Shaun Tan and Spare Parts Puppet Theatre make perfect match with Rules of Summer

Shaun Tan and Philip Mitchell. Picture: Andrew Ritchie
Shaun Tan and Philip Mitchell. Picture: Andrew Ritchie

IT says a lot when even the creator of the source material can be as surprised as the young children in the front row when watching a stage adaption of his work.

This happened when Melbourne-based artist, writer and filmmaker Shaun Tan flew home to see Spare Parts Puppet Theatre production Rules of Summer yesterday.

Despite having been in early discussions with director Philip Mitchell, Tan said his book was so loose and open-ended that he did not know what to expect.

“I had a curious excitement because I always know that any Spare Parts adaptation is less an adaptation than a total reinvention of a work,” Tan said.

“In fact, whilst working on the book I did think this is great food for theatrical thought: a set of concept artworks for a story that hasn’t been written yet, that needs someone to come along and write, dramatise, bring to life. And that’s what’s certainly been done here with terrific energy and zest.

“Surprisingly, the show reminded me of many things from my own childhood (growing up in Hillarys) that I hadn’t thought about in a long time; particularly the dynamics of ‘friendly fighting’ that all children know well but probably find hard to articulate in words.

“The dreamlike space of the theatre is perfect for this and it does feel in Rules of Summer that you are in a shared dream with the other audience members, a place beyond ordinary language.”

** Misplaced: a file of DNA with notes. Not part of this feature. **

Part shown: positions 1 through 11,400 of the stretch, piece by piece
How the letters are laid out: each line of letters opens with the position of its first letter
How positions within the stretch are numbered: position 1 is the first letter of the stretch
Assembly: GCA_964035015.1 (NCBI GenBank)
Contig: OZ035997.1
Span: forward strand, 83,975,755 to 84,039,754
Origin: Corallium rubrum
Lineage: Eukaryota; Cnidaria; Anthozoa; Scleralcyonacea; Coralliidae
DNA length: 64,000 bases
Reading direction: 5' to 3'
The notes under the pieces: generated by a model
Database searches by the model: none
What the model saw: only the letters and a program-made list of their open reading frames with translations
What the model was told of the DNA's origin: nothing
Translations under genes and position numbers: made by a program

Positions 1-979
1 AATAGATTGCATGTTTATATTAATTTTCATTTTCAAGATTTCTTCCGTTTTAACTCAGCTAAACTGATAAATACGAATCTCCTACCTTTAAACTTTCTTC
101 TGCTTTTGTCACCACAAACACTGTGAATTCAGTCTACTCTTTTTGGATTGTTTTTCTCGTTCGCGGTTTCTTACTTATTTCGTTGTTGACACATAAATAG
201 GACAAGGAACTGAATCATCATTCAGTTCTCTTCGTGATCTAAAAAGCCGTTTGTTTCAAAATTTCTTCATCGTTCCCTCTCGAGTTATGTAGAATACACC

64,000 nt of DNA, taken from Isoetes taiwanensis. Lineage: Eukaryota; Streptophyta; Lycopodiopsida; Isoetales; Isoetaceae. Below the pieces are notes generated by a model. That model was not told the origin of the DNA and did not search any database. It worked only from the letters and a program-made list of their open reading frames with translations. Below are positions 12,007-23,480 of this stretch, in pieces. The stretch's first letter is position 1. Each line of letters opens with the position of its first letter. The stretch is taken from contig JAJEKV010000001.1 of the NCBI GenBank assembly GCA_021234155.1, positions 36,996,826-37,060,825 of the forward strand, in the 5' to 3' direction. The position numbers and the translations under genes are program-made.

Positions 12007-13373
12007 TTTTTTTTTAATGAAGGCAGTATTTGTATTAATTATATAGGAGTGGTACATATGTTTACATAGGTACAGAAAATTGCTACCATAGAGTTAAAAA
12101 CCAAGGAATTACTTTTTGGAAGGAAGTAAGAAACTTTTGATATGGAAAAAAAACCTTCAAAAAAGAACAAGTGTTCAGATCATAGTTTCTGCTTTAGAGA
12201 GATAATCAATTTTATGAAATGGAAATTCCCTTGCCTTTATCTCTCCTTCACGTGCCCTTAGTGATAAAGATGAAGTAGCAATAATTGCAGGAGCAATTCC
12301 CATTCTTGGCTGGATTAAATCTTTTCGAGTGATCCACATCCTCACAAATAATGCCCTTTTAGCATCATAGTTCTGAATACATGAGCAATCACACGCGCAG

It was the fourth time the Fremantle-based puppet theatre company had based a work on one of Tan’s books.

Tan said it was a terrific honour to collaborate with such a conceptually innovative and talented company of artists on his tale about two young boys exploring the world around them.

“I think the memory of this show might well stick with audiences, especially children, well into their senior years,” Tan said.

“It might even make siblings and best friends a bit nicer to each other, or at least able to reminisce fondly about the times when they are not.

“Good ideas don’t belong to anyone, they belong to everyone, and like DNA they shift and change and survive that way.

“So I love it when audiences reflect on a work in a way that’s transformative, that they see something I don’t see, or recall a personal memory, usually something to do with their own friends or family, by participating in our shared dream. That’s how you know a work is successful.”

Tan finished the day with a sold-out In Conversation session with Mitchell after the evening show.

Rules of Summer is at Dolphin Theatre, UWA until October 8.